By Joan Emerson, PhD
Originally published in Brooklyn Family
Gender differences help explain why, in this age of couple’s equality and open communication, we are still plagued by primitive needs from each other. Gender theories look way back to when humans belonged to tribes and lived in caves. We can picture women sitting around the fire cooking, making clothing, caring for children and sharing joys, woes and vulnerabilities with each other as the men roamed the hills, often alone, guarding against danger, and bringing home the spoils from a successful hunt.
A family’s survival depended on the male’s ability to keep it safe and content and this is how the men were judged by the rest of the tribe and how they judged themselves. A woman’s comfort came from the community, yes, but mainly from feeling valued and protected by her man and from the tribe recognizing his loyalty and attachment to her. Gender theory says those ancient dynamics are still part of our DNA and affect our behaviors and needs, resulting in clashes between our primitive and more evolved needs.
These days, women are fiercely independent and competent. Yet, they still have needs from their men which don’t seem rational. What seems to be hard-wired into women’s brains from caveman days is a need to have a man clearly indicating ownership, pride in them, and taking a protective stance.
One of the ways this need can get filled today is for the man to simply take his woman’s hand when they’re out for a walk together. Although I first noticed this desire on my own and felt silly about it, I really took note when conducting couples sessions and “taking my hand when we’re out walking” was often on the woman’s list of easy things the guy could do to make her feel loved and cared for. When we’re inside, having our man sit with his arm around us actually releases hormones that relax and calm us. Men are often not aware of the power of these acts, so I encourage women to speak up.
When it comes to men, the gender-based theory says that for a man to feel happy with himself, he needs to feel competent and successful in regard to protecting, pleasing and satisfying his mate. If he feels he can’t get it right, the resulting feeling is deep shame. Not intellectually maybe, but emotionally, if a man senses his woman’s dissatisfaction with his efforts, he internalizes it as his failure and incompetence. The shame he experiences is so strong that he’d rather withdraw, attack, escape — anything but confront, or talk about this devastating feeling. The tendency in men to feel that they alone must know how to solve all problems in the family no longer makes sense in the age of equality and communication that modern marriage strives for, yet gender theory says their well-being depends on feeling success in this regard. This goes for satisfying his mate sexually, all the way to knowing how to dress the kids, and amusing the family with stories about local sports or the less-than-gripping details about his day.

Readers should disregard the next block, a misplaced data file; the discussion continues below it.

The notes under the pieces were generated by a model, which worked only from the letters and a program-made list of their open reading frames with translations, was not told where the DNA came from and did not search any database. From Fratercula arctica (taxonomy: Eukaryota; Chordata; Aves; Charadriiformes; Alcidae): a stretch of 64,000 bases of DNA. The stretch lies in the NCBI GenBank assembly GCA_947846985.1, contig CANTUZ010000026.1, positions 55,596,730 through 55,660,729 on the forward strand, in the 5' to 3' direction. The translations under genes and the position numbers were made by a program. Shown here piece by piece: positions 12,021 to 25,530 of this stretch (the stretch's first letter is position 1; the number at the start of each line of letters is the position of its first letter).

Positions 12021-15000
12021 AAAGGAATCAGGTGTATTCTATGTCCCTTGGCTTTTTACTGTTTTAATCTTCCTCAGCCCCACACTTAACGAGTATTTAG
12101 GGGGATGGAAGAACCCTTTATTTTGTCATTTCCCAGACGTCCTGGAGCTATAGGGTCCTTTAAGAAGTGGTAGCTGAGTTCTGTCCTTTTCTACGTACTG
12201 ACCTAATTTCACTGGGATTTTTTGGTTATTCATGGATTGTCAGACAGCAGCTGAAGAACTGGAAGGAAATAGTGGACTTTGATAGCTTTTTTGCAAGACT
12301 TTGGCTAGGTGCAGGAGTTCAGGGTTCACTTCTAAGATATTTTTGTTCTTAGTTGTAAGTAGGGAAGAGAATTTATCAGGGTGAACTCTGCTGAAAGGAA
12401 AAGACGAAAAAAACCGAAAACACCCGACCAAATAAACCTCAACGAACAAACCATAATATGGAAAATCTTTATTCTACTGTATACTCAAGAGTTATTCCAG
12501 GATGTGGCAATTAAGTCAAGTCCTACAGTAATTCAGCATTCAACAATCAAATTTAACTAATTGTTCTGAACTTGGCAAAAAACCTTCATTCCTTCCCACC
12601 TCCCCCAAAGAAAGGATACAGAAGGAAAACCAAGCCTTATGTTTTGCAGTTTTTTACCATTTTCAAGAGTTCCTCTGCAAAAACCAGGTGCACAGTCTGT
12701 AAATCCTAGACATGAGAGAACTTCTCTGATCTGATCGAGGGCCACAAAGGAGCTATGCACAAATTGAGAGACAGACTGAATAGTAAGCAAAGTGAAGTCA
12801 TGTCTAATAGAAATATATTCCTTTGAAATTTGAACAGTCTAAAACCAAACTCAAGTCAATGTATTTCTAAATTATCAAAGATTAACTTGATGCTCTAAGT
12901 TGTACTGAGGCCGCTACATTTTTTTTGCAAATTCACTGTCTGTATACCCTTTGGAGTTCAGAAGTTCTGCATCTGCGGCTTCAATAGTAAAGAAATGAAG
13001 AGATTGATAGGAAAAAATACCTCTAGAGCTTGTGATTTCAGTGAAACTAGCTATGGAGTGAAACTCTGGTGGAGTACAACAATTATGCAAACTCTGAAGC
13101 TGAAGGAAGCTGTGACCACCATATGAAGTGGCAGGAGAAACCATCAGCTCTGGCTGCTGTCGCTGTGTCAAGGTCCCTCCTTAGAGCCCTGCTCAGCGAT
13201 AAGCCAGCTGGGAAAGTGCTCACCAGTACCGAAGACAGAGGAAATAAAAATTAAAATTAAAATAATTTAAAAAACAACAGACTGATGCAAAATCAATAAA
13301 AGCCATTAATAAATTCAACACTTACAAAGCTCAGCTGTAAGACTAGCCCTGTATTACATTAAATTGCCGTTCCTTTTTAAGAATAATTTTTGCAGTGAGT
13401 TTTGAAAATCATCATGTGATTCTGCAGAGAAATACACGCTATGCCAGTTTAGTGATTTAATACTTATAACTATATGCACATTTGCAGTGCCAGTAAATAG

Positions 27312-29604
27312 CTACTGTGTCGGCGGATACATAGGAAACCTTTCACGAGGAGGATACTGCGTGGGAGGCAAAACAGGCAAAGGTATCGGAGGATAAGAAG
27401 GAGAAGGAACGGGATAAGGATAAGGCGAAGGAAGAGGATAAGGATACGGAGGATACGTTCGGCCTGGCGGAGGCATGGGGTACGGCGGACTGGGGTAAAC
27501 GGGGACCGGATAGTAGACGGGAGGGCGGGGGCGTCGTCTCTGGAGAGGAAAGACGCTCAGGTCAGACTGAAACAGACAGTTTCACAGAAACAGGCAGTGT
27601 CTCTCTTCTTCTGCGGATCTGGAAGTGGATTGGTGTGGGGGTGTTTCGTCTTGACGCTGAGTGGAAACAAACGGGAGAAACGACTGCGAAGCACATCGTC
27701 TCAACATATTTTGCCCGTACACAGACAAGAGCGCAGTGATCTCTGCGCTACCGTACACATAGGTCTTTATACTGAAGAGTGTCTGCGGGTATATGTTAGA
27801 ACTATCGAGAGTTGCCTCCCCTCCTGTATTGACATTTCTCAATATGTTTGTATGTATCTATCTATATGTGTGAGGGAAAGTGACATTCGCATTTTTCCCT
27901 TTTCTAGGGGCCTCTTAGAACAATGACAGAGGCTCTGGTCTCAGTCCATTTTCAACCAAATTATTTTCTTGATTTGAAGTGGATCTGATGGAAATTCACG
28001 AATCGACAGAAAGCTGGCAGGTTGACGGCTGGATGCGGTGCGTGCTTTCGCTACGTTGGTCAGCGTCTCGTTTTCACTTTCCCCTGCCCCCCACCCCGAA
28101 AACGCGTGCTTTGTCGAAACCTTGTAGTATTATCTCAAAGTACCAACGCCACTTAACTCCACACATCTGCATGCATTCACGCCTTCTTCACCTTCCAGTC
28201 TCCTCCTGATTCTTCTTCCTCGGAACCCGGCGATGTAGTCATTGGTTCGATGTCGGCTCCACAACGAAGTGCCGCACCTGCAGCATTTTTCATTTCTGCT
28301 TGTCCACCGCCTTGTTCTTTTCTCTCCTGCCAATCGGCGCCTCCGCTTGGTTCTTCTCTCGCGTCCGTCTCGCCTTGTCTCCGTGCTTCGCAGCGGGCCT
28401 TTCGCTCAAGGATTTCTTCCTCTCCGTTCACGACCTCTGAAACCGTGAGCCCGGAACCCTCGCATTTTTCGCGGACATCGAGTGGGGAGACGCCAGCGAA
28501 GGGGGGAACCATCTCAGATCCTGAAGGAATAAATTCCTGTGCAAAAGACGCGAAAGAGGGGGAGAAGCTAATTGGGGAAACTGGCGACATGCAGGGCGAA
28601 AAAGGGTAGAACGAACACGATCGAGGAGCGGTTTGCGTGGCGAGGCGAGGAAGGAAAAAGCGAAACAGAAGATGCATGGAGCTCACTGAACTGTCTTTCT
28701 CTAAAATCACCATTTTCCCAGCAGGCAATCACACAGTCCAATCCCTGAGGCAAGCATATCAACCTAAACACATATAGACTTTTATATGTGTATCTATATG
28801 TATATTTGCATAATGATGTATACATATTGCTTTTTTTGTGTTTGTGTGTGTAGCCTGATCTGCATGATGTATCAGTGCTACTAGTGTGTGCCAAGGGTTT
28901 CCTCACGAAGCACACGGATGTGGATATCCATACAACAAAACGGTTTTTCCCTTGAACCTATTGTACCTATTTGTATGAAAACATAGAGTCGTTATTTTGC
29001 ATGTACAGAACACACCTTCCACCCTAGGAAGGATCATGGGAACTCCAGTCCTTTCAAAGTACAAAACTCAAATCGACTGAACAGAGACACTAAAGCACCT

If this theory is true, that the primitive part of us still wields this power (and that’s what I have observed), we can try to use this awareness to meet each other’s deepest needs. When it comes to a man’s happiness, his woman must build his confidence and make him feel able and competent. So, for example, his wife can allow time for him to relax when he comes home from work, even though women also work, do most of the childcare, and never relax. Women can step aside when the men are caring for the children and not interfere with advice. Women can freely show affection, so that the men know they are physically pleasing. This is a true gift: behaviors that help men feel good about themselves.
To please these deep female needs, the men can take their women out in the world and attend to them in a protective, yet affectionate, way, showing the world how they value them. At home, he can invite his woman to sit next to him and reach out and hold her for a while.
Talk to each other and see how these gender differences play out in your relationship.
Dr. Joan Emerson is a New York psychologist who specializes in couples therapy. Visit her website at www.JoanEmerson.com.